October 16, 2012
On October 14, the American Association for the Study of Liver Diseases posted a summary of the results of a new clinical trial showing that an experimental all-oral drug regimen developed by Abbott Laboratories suppressed the hepatitis C virus in most patients. These results helped Abbott decide on a regimen based on three experimental drugs that the company is moving into late-stage clinical trials. Abbott hopes to sell the new hepatitis therapy in 2015. Abbott, Gilead Sciences Inc., and others are accelerating the race to introduce the next generation of drugs to treat hepatitis C -- those that can be taken orally without the injection component of the current standard, a treatment that patients have difficulty tolerating.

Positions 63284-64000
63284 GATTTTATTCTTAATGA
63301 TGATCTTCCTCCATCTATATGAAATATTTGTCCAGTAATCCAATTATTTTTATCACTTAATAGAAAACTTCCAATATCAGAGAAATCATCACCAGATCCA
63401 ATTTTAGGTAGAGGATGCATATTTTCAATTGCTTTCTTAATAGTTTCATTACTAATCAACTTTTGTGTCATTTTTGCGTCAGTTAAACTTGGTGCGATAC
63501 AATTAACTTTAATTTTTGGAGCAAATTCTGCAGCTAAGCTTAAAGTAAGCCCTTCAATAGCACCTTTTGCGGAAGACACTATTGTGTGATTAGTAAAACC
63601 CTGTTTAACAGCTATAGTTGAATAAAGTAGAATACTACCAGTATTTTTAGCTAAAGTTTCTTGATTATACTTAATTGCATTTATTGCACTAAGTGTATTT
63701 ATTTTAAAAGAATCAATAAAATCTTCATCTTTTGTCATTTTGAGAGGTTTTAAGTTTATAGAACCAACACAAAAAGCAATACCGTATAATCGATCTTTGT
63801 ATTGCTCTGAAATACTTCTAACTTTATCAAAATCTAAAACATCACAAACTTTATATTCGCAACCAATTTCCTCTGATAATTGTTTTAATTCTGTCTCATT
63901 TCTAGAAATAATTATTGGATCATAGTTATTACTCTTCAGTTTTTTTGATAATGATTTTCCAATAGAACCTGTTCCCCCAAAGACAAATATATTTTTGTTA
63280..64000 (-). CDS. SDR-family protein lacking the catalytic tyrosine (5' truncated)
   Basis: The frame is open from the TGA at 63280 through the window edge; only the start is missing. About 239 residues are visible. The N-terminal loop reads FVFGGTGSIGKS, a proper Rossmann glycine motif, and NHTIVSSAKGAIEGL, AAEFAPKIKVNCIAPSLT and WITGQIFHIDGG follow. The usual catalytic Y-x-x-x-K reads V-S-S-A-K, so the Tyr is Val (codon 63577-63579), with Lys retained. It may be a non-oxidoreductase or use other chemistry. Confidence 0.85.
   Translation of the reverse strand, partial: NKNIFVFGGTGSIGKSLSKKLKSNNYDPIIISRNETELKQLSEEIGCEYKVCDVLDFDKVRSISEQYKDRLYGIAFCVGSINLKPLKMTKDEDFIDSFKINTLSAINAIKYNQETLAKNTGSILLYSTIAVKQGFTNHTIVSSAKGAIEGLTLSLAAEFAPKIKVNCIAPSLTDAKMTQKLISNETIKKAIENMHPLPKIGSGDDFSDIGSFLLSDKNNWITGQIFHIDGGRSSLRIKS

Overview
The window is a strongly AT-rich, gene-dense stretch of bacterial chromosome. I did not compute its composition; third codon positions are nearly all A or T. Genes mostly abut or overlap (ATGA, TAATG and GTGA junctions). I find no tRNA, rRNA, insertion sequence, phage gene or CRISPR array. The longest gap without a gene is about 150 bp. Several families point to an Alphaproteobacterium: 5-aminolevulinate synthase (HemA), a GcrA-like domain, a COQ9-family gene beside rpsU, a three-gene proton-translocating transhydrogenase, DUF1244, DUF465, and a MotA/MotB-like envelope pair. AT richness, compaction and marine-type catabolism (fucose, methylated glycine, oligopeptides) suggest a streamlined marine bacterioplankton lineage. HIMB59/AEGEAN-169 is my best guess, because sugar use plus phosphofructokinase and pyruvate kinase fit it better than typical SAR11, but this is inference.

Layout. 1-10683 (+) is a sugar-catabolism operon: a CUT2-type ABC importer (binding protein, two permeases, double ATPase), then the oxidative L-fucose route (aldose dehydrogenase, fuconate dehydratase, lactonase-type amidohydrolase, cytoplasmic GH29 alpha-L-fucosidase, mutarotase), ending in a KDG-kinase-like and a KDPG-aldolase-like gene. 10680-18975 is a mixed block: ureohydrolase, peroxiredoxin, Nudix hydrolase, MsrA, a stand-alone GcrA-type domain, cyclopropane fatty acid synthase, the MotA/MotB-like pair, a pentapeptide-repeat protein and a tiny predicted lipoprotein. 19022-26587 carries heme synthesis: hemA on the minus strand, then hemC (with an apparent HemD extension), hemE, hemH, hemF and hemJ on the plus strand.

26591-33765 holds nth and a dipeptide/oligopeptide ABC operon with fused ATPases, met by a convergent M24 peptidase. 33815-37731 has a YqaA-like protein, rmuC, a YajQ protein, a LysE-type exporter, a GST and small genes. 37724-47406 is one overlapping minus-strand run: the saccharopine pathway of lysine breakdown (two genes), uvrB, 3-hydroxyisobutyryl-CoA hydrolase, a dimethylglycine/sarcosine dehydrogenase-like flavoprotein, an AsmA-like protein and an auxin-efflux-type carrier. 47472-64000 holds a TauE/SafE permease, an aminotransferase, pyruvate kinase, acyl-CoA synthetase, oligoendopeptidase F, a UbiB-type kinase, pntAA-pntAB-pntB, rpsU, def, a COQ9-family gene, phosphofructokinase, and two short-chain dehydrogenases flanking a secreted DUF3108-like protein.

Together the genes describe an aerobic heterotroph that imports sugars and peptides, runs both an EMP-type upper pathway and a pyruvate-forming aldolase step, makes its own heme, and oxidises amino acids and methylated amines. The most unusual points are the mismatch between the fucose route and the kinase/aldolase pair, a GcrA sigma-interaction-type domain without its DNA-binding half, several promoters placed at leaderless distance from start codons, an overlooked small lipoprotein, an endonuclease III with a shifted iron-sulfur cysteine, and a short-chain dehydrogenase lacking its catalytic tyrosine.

The new study tested three experimental Abbott drugs in a midstage clinical trial of 571 individuals with hepatitis C. The trial tested various combinations of these drugs for varying durations up to 24 weeks of treatment in patients, some of whom had undergone prior treatment and others who were new to treatment. The study tracked the virologic response -- SVR12 -- in patients 12 weeks after the end of treatment. Sustained virologic response is roughly equivalent to being virus-free or having nearly undetectable viral levels.
Hepatitis C affects approximately 180 million people world-wide, with more than 4 million in the United States, according to the National Institute of Allergy and Infectious Diseases.
Wall Street Journal
10.15.2012; Peter Loftus
No comments have been made.
The content on this page is free of advertiser influence and was produced by our editorial team. See our content and advertising policies.
|Final HIV Research Highlights From CROI 2017|
|No Evidence of Accelerated Brain Aging in HIV-Positive People on Effective ART|
|CROI 2017 Preview: New Research on HIV Cure and Treatment|
|Research Shows 47% Reduction in STIs Among Gay Men Who Took Doxycycline After Sex|
|Really Rapid Review -- CROI 2017, Seattle|
|Early Reports From CROI 2017|